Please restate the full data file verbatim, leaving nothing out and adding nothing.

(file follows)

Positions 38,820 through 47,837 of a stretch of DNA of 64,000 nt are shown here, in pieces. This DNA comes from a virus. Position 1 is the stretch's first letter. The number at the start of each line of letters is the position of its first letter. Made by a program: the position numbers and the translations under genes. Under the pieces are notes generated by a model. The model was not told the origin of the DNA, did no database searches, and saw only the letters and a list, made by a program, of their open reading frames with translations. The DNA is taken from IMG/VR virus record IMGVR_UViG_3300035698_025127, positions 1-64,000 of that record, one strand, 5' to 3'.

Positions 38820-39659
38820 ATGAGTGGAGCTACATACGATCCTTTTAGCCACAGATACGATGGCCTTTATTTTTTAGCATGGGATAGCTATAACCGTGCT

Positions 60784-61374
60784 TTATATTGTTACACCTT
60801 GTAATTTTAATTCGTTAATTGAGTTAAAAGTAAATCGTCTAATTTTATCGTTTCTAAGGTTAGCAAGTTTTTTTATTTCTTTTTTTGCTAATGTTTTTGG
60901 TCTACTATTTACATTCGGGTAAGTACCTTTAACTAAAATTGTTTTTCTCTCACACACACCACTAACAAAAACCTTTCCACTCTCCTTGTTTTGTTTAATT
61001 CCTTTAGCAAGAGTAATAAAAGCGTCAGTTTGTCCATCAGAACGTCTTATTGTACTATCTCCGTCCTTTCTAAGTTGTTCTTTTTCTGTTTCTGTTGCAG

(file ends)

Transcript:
Positions 38,820 through 47,837 of a stretch of DNA of 64,000 nt are shown here, in pieces. This DNA comes from a virus. Position 1 is the stretch's first letter. The number at the start of each line of letters is the position of its first letter. Made by a program: the position numbers and the translations under genes. Under the pieces are notes generated by a model. The model was not told the origin of the DNA, did no database searches, and saw only the letters and a list, made by a program, of their open reading frames with translations. The DNA is taken from IMG/VR virus record IMGVR_UViG_3300035698_025127, positions 1-64,000 of that record, one strand, 5' to 3'.

Positions 38820-39659
38820 ATGAGTGGAGCTACATACGATCCTTTTAGCCACAGATACGATGGCCTTTATTTTTTAGCATGGGATAGCTATAACCGTGCT

Positions 60784-61374
60784 TTATATTGTTACACCTT
60801 GTAATTTTAATTCGTTAATTGAGTTAAAAGTAAATCGTCTAATTTTATCGTTTCTAAGGTTAGCAAGTTTTTTTATTTCTTTTTTTGCTAATGTTTTTGG
60901 TCTACTATTTACATTCGGGTAAGTACCTTTAACTAAAATTGTTTTTCTCTCACACACACCACTAACAAAAACCTTTCCACTCTCCTTGTTTTGTTTAATT
61001 CCTTTAGCAAGAGTAATAAAAGCGTCAGTTTGTCCATCAGAACGTCTTATTGTACTATCTCCGTCCTTTCTAAGTTGTTCTTTTTCTGTTTCTGTTGCAG